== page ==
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caption: The SeaTac Federal Detention Center, which publicly reports 287 cases of Covid-19 among detainees and staff since the pandemic started, has come under scrutiny for its handling of the disease.
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The SeaTac Federal Detention Center, which publicly reports 287 cases of Covid-19 among detainees and staff since the pandemic started, has come under scrutiny for its handling of the disease.
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Attorneys unable to reach Covid-positive inmates at SeaTac prison

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t was through an email sent on December 18, 2020 that defense attorney Sadé Smith found out that her client, José Escoto-Fiallos, had tested positive for Covid-19 for the second time since he got to the SeaTac Federal Detention Center in August — and the third time since the pandemic got underway.

By December 21, prison officials had reported a total of 124 active Covid cases among inmates and 16 among staff. Smith hasn’t been able to check in with Escota-Fiallos since learning he had Covid again; prison officials temporarily banned telecommunication for Covid-positive detainees, citing the risk of transmission for other inmates and staff.

But several defense attorneys with clients at the federal detention center in SeaTac maintain that the moratorium, which was in effect for at least two weeks, with Monday, January 4 cited as the earliest possible lift date, is a violation of detainees’ Sixth Amendment right to legal counsel.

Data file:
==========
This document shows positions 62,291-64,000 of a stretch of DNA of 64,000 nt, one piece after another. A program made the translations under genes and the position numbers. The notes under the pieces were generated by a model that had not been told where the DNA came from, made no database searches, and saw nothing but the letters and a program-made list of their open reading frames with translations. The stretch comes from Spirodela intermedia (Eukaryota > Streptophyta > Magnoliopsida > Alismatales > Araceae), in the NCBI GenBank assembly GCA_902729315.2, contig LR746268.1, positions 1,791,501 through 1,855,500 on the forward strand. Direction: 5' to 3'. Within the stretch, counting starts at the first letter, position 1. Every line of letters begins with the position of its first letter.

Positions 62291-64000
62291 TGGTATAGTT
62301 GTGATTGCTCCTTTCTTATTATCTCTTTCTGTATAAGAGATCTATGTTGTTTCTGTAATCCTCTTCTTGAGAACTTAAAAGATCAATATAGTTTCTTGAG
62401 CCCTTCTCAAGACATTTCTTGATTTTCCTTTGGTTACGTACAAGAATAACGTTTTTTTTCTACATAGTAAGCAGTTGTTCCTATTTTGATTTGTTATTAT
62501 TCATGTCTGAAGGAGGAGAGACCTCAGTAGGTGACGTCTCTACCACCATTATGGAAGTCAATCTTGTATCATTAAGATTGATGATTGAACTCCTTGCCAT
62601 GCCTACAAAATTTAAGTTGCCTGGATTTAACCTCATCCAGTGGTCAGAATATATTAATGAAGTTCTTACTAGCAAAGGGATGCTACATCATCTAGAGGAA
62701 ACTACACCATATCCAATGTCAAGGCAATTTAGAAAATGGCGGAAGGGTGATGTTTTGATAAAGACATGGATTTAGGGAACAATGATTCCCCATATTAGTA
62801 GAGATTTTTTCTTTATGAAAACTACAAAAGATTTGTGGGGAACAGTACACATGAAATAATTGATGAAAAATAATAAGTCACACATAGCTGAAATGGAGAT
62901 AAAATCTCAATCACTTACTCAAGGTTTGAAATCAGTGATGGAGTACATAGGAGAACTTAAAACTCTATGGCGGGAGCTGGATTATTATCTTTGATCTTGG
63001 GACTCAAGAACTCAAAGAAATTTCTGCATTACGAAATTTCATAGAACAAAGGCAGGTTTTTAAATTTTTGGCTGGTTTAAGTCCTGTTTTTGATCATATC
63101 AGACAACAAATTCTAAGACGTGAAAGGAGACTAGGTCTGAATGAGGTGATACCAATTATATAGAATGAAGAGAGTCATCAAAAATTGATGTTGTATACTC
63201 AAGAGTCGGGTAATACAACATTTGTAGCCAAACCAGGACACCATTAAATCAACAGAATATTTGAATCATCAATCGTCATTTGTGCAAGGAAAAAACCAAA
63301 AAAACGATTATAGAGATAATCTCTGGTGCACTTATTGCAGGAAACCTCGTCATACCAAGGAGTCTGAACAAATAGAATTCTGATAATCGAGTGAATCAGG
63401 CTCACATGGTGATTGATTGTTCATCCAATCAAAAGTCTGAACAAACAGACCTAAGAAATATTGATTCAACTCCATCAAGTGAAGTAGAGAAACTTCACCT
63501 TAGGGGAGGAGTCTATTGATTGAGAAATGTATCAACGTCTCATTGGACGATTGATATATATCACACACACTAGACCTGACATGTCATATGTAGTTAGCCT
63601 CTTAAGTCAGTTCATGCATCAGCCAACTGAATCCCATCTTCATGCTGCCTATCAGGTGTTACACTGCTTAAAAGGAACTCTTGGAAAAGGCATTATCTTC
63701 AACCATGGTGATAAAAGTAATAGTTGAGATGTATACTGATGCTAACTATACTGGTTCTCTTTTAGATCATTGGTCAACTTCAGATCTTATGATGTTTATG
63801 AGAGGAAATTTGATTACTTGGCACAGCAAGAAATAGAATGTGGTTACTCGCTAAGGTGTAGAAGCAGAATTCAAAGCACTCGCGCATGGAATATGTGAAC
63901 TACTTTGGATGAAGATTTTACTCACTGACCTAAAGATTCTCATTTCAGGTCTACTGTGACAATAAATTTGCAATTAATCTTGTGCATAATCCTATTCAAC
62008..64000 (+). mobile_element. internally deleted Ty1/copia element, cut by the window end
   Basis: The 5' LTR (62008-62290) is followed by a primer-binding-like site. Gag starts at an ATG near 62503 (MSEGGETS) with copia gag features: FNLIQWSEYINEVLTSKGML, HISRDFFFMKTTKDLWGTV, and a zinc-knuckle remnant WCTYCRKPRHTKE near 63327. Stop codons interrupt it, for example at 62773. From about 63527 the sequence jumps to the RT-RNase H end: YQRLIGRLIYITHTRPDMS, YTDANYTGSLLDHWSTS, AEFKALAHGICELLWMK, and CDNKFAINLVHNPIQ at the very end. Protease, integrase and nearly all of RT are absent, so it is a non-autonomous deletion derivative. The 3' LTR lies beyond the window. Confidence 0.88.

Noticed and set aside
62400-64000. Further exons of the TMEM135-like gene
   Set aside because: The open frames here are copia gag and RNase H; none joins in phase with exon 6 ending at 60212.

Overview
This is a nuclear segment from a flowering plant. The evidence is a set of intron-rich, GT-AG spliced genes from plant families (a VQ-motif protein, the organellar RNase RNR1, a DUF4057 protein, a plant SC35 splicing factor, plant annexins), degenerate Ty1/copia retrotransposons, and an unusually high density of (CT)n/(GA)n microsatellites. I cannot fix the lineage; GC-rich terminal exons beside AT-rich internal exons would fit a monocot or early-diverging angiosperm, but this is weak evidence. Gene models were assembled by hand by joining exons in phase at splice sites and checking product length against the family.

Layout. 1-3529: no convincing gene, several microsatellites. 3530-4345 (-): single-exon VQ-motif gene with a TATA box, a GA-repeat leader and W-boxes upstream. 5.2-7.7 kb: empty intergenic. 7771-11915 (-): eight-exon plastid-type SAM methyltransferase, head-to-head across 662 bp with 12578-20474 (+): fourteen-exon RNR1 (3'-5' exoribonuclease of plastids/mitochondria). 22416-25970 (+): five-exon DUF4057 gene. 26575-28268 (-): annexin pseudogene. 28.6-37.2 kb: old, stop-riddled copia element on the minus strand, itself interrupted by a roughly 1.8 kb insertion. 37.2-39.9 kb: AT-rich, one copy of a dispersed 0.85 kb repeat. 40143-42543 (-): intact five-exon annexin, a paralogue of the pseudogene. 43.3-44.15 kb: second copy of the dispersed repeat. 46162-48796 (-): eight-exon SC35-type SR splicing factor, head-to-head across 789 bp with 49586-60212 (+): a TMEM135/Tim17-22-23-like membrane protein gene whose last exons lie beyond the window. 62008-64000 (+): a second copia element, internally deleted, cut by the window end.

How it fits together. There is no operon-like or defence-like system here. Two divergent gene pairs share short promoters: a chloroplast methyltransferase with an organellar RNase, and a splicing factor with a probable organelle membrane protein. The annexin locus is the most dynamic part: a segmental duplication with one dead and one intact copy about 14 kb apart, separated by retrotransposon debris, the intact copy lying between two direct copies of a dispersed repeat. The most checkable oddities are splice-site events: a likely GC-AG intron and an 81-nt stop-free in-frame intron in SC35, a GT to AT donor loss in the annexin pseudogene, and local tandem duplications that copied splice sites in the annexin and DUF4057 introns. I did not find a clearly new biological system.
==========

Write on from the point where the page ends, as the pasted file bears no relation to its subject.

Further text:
It’s unclear whether the telecommunications embargo has been lifted yet for inmates who had active Covid cases as of December 21; the Federal Bureau of Prisons, which operates FDC SeaTac, has not responded to KUOW’s multiple requests for comment.

But defense attorneys say it’s their understanding that telecommunication access is restricted for all inmates who test Covid-positive for the duration of their quarantine period.

“One of the reasons why we can justify keeping people detained pretrial, before they are adjudicated, before a jury or a judge finds them guilty, is that we allow them to have access to counsel,” said attorney Emily Gause, who has seven clients being held at the SeaTac detention center, six of which have tested positive for Covid. “That's required by the bail Reform Act and that's not happening here.”

As of Monday, the Bureau of Prisons reports 53 active cases of Covid-19 at the SeaTac facility, including 11 staff. To date, 287 cases have been reported at the detention center. But several defense attorneys with clients in detention there worry that those numbers don’t convey the whole story.

“There's constantly a greater level of harm that's not being reported,” Smith said. “By the time we get the information, it's months and weeks later.”

Defense attorneys have pointed to discrepancies between outbreak data that is publicly reported online and what is communicated by prison officials during briefings with judges and lawyers. They’ve also outlined concerns about whether Covid-positive inmates at the facility are being tested again for the disease following the 14-day quarantine period.

In addition to having Covid twice while at the detention center, Smith said Escoto-Fiallos has gone without medical treatment for several other ailments known to staff since he arrived in August.

“It's not just the fact that Covid’s happening — already existing infections and harm are not getting treated as well,” Smith said. “There's a really great issue for medical neglect.”

Smith and Gause said they haven’t been able to reach their clients since they tested positive for Covid in December. Several attorneys have filed motions in federal court in an effort to restore phone access for Covid-positive detainees, to which counsel representing the detention center has objected.

A declaration filed in the U.S. District Court for the Western District of Washington on December 23 outlines management’s rationale behind the telecommunications restrictions.